How to use this guide
As we’re running you through about three open questions per section and across four sections, take your time. There is a lot of information. Skim the sections first and then read the “what we are looking for” part when you get to work and start outlining each question. We will skip the questions where you need to provide documents or very clear one line of information (e.g. name, website).
Section 1: About you
This is a standard section containing the first 8 questions asking for information about company name, website, pitch deck submission, etcetera. We will need you to be present virtually for the duration of the intensive program, so make sure you can make the time.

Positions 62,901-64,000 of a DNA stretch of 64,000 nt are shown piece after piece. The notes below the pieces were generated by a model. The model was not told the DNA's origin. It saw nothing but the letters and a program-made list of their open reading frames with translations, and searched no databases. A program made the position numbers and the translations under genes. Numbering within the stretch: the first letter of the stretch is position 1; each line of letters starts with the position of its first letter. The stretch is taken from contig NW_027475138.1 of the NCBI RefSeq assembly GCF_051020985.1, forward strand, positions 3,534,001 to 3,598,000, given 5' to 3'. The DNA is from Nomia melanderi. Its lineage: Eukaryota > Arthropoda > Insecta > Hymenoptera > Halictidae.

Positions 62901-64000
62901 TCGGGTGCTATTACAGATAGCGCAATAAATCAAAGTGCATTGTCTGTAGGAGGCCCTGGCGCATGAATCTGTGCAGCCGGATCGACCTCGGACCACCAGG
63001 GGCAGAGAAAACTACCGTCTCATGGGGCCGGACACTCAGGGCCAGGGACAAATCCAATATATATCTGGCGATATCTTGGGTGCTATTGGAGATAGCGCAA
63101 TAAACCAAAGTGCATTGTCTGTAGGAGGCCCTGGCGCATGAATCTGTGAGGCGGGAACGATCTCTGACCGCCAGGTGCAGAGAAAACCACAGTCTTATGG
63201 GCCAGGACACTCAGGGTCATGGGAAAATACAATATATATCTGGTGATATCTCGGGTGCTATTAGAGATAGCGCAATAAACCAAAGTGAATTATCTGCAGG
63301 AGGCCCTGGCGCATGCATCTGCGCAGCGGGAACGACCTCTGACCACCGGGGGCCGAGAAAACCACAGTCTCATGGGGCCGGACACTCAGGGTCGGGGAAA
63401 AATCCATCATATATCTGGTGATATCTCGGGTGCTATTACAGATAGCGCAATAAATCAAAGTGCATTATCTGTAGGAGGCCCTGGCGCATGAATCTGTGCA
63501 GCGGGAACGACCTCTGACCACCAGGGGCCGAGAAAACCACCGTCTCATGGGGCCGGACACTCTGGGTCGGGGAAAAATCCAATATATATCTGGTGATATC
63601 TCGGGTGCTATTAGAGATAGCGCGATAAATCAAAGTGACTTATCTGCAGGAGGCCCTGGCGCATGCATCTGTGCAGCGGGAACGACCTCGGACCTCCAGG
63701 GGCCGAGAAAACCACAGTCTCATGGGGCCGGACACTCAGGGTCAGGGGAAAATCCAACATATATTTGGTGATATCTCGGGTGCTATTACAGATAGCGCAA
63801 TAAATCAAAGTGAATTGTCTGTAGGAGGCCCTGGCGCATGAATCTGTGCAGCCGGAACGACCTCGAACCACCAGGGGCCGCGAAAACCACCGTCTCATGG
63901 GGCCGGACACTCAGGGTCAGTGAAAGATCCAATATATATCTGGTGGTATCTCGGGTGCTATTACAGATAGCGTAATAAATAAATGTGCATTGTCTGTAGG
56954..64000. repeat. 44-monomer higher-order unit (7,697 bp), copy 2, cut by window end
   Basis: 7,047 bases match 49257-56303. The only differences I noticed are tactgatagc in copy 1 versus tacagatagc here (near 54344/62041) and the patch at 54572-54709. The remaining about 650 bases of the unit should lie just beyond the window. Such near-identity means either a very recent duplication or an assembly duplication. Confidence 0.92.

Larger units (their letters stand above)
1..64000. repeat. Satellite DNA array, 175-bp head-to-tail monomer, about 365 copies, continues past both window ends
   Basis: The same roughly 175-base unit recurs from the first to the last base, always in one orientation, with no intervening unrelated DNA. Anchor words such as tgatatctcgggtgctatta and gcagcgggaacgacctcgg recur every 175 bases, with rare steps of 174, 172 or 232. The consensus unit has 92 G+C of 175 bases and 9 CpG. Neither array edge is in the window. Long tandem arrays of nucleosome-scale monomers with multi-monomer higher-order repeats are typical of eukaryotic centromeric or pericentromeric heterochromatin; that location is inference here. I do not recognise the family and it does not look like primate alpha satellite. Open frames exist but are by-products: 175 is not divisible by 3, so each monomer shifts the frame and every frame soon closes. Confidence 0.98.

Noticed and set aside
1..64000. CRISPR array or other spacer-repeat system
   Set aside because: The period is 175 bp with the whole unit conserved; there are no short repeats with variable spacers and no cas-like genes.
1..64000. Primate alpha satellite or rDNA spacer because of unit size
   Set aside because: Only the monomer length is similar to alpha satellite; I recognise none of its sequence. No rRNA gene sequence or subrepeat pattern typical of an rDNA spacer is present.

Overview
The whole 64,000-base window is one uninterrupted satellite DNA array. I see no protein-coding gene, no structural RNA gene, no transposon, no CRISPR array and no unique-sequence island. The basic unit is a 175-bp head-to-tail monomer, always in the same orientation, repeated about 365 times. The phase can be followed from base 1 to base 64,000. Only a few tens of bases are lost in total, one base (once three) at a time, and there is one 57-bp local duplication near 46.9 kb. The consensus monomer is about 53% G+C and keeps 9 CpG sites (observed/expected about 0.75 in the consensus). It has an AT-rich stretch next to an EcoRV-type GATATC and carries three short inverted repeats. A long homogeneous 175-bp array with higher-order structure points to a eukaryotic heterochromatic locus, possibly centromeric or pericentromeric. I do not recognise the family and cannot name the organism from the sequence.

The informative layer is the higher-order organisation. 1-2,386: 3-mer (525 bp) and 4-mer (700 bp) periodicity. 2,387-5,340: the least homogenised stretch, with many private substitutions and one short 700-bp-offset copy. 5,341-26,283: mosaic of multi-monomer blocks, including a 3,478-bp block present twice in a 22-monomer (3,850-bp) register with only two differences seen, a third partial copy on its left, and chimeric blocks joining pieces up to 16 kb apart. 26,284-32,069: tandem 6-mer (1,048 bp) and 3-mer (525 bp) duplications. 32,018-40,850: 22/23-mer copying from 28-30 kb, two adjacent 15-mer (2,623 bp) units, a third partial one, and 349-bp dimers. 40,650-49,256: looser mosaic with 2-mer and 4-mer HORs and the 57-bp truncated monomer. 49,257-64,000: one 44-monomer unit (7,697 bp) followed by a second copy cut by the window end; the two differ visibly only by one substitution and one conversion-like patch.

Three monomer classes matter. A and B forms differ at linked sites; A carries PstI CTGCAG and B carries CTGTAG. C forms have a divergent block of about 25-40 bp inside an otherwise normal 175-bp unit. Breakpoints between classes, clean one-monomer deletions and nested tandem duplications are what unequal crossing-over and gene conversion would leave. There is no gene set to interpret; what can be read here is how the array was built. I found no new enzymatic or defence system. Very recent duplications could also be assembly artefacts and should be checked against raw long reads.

Section 2: Business Overview
In Business Overview, we want to gain a better understanding of your product and business model.
What are you developing and why does the world need it?
What we are looking for here: we want to understand the product offering in detail. Here is the time to explain why your solution is a fit for the problem. We don’t need to see your code here (yet), but we do need to understand how it all works conceptually.
What is the backstory? What led you to the idea?
What we are looking for here: we want to see if your idea came up from dealing with an issue directly and recognizing weakness of the industry you are attacking. If this is not the case, need not worry. Just make sure you have researched your customers and you know what they need.
What is unique about the company ?